data cleansing

Data cleansing

What is data cleaning?
Data cleaning is the process of fixing or removing incorrect, corrupted, incorrectly formatted, duplicate, or incomplete data within a dataset. When combining multiple data sources, there are many opportunities for data to be duplicated or mislabeled. If data is incorrect, outcomes and algorithms are unreliable, even though they may look correct. There is no one absolute way to prescribe the exact steps in the data cleaning process because the processes will vary from dataset to dataset. But it is crucial to establish a template for your data cleaning process so you know you are doing it the right way every time.

How do you clean data?
While the techniques used for data cleaning may vary according to the types of data your company stores, you can follow these basic steps to map out a framework for your organization.

Step 1: Remove duplicate or irrelevant observations
Remove unwanted observations from your dataset, including duplicate observations or irrelevant observations. Duplicate observations will happen most often during data collection. When you combine data sets from multiple places, scrape data, or receive data from clients or multiple departments, there are opportunities to create duplicate data. De-duplication is one of the largest areas to be considered in this process. Irrelevant observations are when you notice observations that do not fit into the specific problem you are trying to analyze. For example, if you want to analyze data regarding millennial customers, but your dataset includes older generations, you might remove those irrelevant observations. This can make analysis more efficient and minimize distraction from your primary target—as well as create a more manageable and more performant dataset.

Step 2: Fix structural errors
Structural errors are when you measure or transfer data and notice strange naming conventions, typos, or incorrect capitalization. These inconsistencies can cause mislabeled categories or classes. For example, you may find “N/A” and “Not Applicable” both appear, but they should be analyzed as the same category.

Step 3: Filter unwanted outliers
Often, there will be one-off observations where, at a glance, they do not appear to fit within the data you are analyzing. If you have a legitimate reason to remove an outlier, like improper data entry, doing so will help the performance of the data you are working with. However, sometimes it is the appearance of an outlier that will prove a theory you are working on. Remember: just because an outlier exists, doesn’t mean it is incorrect. This step is needed to determine the validity of that number. If an outlier proves to be irrelevant for analysis or is a mistake, consider removing it.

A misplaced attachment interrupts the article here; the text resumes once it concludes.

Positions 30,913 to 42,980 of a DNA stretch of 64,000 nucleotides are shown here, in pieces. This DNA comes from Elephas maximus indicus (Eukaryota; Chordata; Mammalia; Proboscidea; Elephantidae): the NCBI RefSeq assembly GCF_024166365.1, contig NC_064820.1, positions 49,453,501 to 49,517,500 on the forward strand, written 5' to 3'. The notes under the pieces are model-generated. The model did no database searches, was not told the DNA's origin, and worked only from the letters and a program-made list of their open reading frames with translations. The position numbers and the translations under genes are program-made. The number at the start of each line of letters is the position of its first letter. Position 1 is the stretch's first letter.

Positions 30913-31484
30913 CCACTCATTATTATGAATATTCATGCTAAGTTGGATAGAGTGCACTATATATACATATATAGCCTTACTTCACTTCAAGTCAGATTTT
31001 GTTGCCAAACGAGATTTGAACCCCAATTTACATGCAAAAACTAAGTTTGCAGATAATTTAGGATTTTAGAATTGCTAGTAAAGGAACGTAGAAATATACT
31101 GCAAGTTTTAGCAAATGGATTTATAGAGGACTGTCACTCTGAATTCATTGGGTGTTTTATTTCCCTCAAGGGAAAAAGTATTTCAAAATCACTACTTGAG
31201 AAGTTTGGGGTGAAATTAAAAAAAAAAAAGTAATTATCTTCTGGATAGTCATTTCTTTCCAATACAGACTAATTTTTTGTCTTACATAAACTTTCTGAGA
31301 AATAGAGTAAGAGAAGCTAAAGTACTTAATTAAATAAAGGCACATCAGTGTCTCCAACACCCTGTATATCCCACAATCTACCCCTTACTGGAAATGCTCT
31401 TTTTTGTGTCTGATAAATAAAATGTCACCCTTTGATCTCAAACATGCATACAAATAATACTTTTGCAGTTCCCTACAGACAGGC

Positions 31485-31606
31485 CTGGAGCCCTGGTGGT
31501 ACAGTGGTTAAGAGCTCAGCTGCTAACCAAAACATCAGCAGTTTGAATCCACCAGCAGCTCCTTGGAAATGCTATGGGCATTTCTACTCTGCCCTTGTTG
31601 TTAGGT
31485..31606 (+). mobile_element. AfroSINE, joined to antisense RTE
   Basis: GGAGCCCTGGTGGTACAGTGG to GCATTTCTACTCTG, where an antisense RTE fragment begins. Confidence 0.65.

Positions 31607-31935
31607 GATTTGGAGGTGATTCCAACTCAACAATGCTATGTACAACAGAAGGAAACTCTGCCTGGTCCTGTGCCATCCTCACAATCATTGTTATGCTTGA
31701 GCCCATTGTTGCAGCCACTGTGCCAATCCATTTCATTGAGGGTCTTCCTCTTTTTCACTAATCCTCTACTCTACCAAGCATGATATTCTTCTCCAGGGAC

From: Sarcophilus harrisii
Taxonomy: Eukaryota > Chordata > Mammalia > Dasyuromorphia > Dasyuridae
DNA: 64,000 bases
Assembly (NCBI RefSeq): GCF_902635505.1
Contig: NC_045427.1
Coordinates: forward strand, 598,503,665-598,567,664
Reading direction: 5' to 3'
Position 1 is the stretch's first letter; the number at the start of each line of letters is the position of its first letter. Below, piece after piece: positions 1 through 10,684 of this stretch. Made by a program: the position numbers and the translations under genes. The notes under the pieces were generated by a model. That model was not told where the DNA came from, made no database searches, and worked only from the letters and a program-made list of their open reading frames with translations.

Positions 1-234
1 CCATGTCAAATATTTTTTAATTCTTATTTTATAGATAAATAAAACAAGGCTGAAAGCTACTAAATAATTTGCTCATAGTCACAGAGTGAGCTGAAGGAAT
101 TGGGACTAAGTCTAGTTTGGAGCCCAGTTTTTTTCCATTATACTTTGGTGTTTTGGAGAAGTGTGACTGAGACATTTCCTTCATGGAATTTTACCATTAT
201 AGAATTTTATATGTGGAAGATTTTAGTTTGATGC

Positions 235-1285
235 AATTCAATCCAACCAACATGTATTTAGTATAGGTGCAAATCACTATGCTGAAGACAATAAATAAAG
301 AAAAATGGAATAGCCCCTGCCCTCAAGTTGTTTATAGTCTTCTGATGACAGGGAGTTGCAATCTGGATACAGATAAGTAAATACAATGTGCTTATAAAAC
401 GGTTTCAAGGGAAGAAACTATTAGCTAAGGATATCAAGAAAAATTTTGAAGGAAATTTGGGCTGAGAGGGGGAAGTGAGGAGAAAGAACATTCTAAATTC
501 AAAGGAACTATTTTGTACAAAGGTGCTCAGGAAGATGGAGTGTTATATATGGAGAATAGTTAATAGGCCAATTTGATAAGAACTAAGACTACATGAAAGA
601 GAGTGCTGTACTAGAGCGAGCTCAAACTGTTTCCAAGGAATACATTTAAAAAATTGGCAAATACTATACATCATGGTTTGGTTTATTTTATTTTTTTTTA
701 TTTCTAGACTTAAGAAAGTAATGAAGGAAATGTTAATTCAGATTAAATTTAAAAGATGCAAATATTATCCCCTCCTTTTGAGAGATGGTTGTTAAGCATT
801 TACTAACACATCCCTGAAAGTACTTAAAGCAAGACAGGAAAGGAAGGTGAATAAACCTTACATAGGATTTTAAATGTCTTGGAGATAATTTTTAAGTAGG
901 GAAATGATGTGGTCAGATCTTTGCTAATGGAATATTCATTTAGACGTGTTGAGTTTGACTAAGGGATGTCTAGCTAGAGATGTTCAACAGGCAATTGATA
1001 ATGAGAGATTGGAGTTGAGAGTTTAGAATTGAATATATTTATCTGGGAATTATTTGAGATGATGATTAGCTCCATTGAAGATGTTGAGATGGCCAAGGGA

Step 4: Handle missing data
You can’t ignore missing data because many algorithms will not accept missing values. There are a couple of ways to deal with missing data. Neither is optimal, but both can be considered.

As a first option, you can drop observations that have missing values, but doing this will drop or lose information, so be mindful of this before you remove it.
As a second option, you can input missing values based on other observations; again, there is an opportunity to lose the integrity of the data because you may be operating from assumptions and not actual observations.
As a third option, you might alter the way the data is used to effectively navigate null values.
Step 5: Validate and QA
At the end of the data cleaning process, you should be able to answer these questions as a part of basic validation:

Does the data make sense?
Does the data follow the appropriate rules for its field?
Does it prove or disprove your working theory, or bring any insight to light?
Can you find trends in the data to help you form your next theory?
If not, is that because of a data quality issue?
False conclusions because of incorrect or “dirty” data can inform poor business strategy and decision-making. False conclusions can lead to an embarrassing moment in a reporting meeting when you realize your data doesn’t stand up to scrutiny. Before you get there, it is important to create a culture of quality data in your organization. To do this, you should document the tools you might use to create this culture and what data quality means to you.

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